This comes within the framework of the food projects provided by the Kingdom and represented by the centers for the Yemeni and Syrian peoples during the current humanitarian crisis.


US diplomat: Kashmir human rights a concern for Washington

Updated 10 min 6 sec ago

US diplomat: Kashmir human rights a concern for Washington

  • Statement comes ahead of a congressional hearing in Washington on human rights in South Asia
  • Indian government imposed security lockdown and communications blackout in Kashmir, detaining thousands, after abolishing the valley’s special status 

NEW DELHI: The Trump administration remains concerned about the ongoing crackdown in Indian-administered Kashmir, the restive Himalayan region stripped of its special constitutional status in August, but supports India’s development “objectives” there, a US diplomat said in a statement Tuesday ahead of a congressional hearing in Washington.
Acting Assistant Secretary of State for South and Central Asia Alice Wells said the US State Department has encouraged India to restore phone and Internet access and release detainees in the region. After India’s Parliament voted to remove a constitutional provision that gave Kashmiris semi-autonomy and a right to their own constitution, flag, and land, Prime Minister Narendra Modi’s government imposed a security lockdown and communications blackout. Thousands of people were detained.
Some phone connectivity has been restored, but Internet services remain down.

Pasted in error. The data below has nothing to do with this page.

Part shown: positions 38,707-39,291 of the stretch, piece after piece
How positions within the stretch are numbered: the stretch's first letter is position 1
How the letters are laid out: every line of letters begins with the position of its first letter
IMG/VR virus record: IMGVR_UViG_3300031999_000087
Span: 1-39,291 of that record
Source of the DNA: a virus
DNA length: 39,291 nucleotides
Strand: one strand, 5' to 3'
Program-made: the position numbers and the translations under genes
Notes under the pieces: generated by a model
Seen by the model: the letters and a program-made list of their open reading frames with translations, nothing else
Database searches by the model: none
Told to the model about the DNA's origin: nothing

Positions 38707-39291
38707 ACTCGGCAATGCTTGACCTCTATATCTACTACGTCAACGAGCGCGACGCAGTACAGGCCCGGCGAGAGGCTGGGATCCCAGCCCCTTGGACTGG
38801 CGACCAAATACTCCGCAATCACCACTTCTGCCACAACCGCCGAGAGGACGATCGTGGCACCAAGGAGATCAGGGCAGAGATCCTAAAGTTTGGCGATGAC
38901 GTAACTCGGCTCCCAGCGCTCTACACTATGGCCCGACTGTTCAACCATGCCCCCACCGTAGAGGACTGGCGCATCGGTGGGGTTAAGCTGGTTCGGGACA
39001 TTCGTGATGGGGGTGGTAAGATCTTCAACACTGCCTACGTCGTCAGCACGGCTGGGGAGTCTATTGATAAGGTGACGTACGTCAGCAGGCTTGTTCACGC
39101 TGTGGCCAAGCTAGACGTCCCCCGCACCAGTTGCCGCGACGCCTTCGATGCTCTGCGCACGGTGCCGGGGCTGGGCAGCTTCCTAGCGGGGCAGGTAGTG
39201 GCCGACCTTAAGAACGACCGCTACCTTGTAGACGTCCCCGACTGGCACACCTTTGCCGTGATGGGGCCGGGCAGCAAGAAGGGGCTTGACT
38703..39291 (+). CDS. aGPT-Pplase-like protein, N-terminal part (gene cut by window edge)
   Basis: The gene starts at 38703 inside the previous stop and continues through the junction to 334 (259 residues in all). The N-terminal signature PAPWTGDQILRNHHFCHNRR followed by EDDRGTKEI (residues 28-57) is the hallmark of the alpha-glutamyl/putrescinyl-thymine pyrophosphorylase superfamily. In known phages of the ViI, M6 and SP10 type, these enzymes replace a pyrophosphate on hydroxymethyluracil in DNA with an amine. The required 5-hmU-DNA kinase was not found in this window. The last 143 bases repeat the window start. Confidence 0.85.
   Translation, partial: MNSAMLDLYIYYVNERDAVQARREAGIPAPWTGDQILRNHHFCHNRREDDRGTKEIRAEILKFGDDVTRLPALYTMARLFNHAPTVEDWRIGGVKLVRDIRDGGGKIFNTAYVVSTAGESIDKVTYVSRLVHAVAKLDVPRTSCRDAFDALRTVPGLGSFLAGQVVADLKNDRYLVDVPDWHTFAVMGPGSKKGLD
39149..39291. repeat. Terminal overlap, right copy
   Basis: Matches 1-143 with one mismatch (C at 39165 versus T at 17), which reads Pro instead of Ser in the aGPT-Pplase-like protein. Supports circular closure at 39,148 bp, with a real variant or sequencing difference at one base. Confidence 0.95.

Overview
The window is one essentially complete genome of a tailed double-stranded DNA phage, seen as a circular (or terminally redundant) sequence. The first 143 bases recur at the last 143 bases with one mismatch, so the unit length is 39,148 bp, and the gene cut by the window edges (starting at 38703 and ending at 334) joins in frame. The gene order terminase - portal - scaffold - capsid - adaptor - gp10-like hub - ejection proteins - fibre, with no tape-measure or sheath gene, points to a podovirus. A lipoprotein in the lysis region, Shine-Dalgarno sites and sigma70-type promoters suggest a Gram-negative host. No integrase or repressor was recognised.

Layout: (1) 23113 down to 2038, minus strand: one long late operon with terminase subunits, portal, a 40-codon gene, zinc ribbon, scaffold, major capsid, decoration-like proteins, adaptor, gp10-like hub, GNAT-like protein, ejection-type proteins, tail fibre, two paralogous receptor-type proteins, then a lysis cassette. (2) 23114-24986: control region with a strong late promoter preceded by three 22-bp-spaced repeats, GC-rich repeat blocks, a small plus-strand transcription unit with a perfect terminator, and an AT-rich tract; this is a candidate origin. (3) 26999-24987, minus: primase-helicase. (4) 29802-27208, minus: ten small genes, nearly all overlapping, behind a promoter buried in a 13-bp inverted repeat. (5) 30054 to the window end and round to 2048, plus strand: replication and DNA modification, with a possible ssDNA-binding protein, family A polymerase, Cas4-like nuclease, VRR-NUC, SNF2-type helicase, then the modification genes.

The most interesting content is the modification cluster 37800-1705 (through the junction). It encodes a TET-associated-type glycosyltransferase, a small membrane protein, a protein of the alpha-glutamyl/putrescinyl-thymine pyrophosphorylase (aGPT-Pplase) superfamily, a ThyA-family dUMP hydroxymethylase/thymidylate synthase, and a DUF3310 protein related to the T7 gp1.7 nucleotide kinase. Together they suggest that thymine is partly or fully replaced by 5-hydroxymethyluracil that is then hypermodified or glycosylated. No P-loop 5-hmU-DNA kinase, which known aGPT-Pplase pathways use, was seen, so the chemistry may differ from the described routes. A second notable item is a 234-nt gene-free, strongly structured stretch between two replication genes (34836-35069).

The US House Foreign Affairs Subcommittee on Asia, the Pacific and Nonproliferation are meeting Tuesday on human rights in South Asia. The subcommittee’s chairman, Rep. Brad Sherman, a Democrat from California, has said the focus will be on Kashmir, where life has been disrupted for nearly 8 million people.
Both Democratic and Republican lawmakers have expressed concern about human rights in Kashmir in recent months. Earlier this month, Democratic Sen. Chris Van Hollen of Maryland told reporters in New Delhi that he and other members of a US delegation to India were not blocked by the Indian government from visiting Kashmir.
In the statement, Wells also said that direct dialogue between India and Pakistan held the most potential for reducing regional tensions. The archrival countries each administer a portion of Kashmir, but both claim the region in its entirety.
Wells called out Pakistan for its “continued support of extremist groups that engage in cross-border terrorism.”
In July, President Donald Trump said that he offered to mediate India-Pakistan talks on Kashmir. India’s foreign minister has repeatedly denied the claim.
“The tenor of the Kashmir discussion in the US is something that India will be looking at closely,” said Brahma Chellaney, a professor at the New Delhi-based Center for Policy Research.
The House hearing on Tuesday will also take up a citizen registry effort in northeast India that has placed the legal status of about 2 million people in limbo, as well as human rights issues in Pakistan and Sri Lanka, according to Sherman’s office.